Despite having lived more than 500 years ago, Leonardo da Vinci remains to this day the embodiment of the true Renaissance Man.
Arguably one of the greatest artists of all time, he was also a skilled sculptor, and an inventor and scientist, centuries ahead of his time. His drawings, diagrams and intricate plans for a helicopter, parachute and military armoured tanks can still be seen.This remarkable man’s imagination and intellect is also credited with coming up with the idea of contact lenses to correct poor sight.
His fascination with anatomy is well documented and his iconic work, the Vitruvian Man, (produced around 1487) put the seal on the marriage of art and science for generations to come. Undoubtedly the well-rounded skills and innovative thoughts and ideas of Leonardo da Vinci have inspired medical pioneers across the centuries.
Barcelona based Ophthalmologist, Santiago Ortiz-Perez, is one such doctor who has a gift for art. As a youngster, Santiago, was torn betwen art and science when making his career choice. Despite coming from a “medical family” – his father is a GP in his native city of Granada- Santiago had always shown a huge talent for painting and drawing and wanted to select a life path that would also satisfy his creative artistic personality. It was therefore a logical step that he would choose to become an Oculoplastic surgeon – this relatively new branch of ophthalmics perfectly blends the science of eye medicine with the artistry required for aesthetic surgery.
Santiago graduated in Medicine from Granada University. He achieved a high qualification in the Spanish exam to give him access to the specialty program (MIR) where he chose Ophthalmology at the Hospital Clinic in Barcelona. After 4 years training as an ophthalmologist with special interest in oculoplastic surgery, he joined Jane Olver’s team in London as the Oculoplastic Fellow for one year.
From his current position as ophthalmic specialist in the Oculoplastic department of the Clinic Hospital in Barcelona, Santiago retains his links with London and his mentor.
It was therefore only to be expected that when it came to setting up Clinica London at 140 Harley Street, Jane should seek his artistic input. The hypnotic aquarium in the reception room is just one of the results of this collaboration.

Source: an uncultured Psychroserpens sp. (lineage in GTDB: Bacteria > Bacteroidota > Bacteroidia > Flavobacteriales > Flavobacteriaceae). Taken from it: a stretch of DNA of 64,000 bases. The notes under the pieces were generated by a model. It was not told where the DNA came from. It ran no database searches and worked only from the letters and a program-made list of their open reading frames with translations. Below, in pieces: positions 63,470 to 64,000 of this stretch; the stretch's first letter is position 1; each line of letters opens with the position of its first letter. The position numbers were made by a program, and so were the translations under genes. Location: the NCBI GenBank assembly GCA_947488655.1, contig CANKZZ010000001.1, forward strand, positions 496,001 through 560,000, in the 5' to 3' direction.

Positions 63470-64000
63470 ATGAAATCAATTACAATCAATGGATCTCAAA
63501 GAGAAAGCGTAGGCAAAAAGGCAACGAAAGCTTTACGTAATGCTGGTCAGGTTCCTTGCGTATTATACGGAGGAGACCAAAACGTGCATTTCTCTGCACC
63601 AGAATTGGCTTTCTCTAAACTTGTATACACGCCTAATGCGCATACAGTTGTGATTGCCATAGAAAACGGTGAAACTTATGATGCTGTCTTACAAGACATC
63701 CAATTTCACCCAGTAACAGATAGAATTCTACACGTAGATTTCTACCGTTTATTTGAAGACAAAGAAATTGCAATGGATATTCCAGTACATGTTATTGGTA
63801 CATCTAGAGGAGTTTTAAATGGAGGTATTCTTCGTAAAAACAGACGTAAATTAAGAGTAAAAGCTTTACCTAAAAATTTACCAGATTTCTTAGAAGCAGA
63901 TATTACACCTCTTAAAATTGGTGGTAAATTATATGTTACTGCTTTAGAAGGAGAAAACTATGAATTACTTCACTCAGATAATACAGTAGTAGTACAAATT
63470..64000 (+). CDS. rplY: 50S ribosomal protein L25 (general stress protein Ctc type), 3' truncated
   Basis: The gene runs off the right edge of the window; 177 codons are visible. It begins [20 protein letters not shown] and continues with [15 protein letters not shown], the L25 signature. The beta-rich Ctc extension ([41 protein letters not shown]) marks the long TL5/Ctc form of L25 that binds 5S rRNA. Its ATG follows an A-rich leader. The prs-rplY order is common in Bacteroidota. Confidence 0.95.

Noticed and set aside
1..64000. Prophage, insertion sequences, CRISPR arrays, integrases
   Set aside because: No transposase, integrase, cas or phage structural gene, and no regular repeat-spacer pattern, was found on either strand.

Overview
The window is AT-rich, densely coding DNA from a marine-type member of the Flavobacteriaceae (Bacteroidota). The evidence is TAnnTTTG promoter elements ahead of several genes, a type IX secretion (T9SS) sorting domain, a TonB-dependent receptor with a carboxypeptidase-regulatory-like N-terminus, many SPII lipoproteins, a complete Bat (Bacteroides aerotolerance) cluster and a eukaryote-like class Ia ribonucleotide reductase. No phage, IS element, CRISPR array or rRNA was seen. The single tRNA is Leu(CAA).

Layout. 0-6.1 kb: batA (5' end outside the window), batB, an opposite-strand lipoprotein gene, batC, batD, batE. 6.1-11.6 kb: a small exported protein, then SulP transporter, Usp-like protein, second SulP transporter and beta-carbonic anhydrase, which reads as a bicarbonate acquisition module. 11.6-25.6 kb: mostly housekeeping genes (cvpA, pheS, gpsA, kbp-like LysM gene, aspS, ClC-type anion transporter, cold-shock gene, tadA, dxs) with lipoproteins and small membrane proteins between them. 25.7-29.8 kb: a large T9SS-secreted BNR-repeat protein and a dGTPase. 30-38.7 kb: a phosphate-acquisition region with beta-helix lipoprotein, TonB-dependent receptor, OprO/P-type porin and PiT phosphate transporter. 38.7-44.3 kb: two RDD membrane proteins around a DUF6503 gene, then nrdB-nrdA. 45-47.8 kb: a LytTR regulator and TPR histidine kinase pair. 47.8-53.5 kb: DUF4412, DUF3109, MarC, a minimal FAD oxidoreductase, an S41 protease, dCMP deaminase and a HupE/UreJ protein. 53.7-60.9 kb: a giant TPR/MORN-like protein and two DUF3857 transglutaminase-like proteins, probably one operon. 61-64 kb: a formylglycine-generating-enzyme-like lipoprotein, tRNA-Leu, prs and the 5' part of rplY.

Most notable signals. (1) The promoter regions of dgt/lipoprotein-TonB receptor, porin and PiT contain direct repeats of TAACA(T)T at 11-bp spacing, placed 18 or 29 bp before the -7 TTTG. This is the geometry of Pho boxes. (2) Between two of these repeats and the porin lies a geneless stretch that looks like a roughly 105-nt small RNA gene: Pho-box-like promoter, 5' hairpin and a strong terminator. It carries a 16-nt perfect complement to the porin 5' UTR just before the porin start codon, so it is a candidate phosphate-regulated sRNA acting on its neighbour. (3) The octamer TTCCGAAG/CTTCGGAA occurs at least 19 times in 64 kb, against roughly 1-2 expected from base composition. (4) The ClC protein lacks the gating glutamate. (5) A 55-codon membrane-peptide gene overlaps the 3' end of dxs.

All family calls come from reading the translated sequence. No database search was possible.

To the untrained eye photographs of any medical procedure can be not only confusing to understand but also somewhat disturbing to view. For this reason, when designing the Clinica London website, it was decided to avoid the use of photographs to illustrate the various eye conditions and operations; and instead to feature a much more patient- friendly option: illustrations painted in clear acrylic colours.
With his huge ophthalmic knowledge combined with his artistic talent, Santiago was the natural choice to execute the job.
Although some distance from his usual realist landscapes, Santiago’s medical illustrations used in power point demonstrations are proving popular at conferences all over the world. They are seen as an accurate and user-friendly way for everyone to understand the detailed make up of our eyes and the surrounding part of the face, what can go wrong and the many new procedures used to correct these conditions.
There can be no doubt that Leonardo da Vinci would have approved of Santiago’s work – both as an artist and a doctor.
Finally, the next time we look at the Mona Lisa, we should perhaps, just for a moment, pull our gaze away from her enigmatic smile and instead examine the peri-orbital part of her face. It is interesting to see that, despite her beauty, she appears to have no eyelashes or eyebrows. It is, however, unlikely that she was in need of an oculoplastic makeover or indeed that Leonardo de Vinci painted her this way. Instead it is now widely understood that these features have disappeared with the passage of time.
Barcelona, 14th October 2011